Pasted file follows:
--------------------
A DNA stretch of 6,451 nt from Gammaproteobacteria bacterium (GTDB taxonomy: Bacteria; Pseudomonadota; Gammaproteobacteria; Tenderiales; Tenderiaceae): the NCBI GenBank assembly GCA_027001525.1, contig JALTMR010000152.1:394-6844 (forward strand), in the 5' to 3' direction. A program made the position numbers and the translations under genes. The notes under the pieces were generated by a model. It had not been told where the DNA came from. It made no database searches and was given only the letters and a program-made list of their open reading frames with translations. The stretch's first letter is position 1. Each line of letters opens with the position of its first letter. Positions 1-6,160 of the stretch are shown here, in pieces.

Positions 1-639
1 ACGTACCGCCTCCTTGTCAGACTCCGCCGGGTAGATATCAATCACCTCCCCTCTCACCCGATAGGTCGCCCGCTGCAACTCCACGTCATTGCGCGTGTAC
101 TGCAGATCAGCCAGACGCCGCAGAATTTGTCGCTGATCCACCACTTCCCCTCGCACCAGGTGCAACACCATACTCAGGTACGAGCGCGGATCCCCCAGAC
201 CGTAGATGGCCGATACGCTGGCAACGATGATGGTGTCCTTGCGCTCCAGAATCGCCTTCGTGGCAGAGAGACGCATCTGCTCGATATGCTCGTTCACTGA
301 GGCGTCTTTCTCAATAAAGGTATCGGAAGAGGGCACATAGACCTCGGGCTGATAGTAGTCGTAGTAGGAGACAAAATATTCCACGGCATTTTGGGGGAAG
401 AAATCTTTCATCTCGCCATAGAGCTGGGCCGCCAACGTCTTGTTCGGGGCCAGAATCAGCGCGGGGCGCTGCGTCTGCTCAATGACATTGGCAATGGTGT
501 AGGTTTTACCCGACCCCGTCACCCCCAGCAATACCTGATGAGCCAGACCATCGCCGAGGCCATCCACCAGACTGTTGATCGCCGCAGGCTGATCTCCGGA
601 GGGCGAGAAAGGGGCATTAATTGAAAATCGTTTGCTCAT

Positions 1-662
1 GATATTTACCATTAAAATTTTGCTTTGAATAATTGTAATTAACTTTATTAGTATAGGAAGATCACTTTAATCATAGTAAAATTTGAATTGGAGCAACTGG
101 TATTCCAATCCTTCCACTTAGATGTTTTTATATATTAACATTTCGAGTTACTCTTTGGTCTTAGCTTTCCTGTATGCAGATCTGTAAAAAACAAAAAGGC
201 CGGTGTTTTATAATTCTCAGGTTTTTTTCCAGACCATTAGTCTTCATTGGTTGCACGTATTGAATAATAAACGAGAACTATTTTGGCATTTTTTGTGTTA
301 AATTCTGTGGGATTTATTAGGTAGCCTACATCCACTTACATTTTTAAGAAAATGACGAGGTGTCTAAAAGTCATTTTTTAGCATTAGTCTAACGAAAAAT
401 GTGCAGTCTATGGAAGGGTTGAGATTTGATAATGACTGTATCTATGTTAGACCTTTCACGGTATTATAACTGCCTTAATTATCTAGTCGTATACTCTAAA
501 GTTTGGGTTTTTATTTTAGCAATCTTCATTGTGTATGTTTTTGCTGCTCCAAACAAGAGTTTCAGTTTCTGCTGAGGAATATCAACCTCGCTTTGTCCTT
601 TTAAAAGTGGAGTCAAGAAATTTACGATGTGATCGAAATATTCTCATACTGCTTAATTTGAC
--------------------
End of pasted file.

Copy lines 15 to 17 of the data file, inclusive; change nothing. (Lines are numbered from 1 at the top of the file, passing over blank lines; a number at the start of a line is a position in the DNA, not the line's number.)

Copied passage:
401 GTGCAGTCTATGGAAGGGTTGAGATTTGATAATGACTGTATCTATGTTAGACCTTTCACGGTATTATAACTGCCTTAATTATCTAGTCGTATACTCTAAA
501 GTTTGGGTTTTTATTTTAGCAATCTTCATTGTGTATGTTTTTGCTGCTCCAAACAAGAGTTTCAGTTTCTGCTGAGGAATATCAACCTCGCTTTGTCCTT
601 TTAAAAGTGGAGTCAAGAAATTTACGATGTGATCGAAATATTCTCATACTGCTTAATTTGAC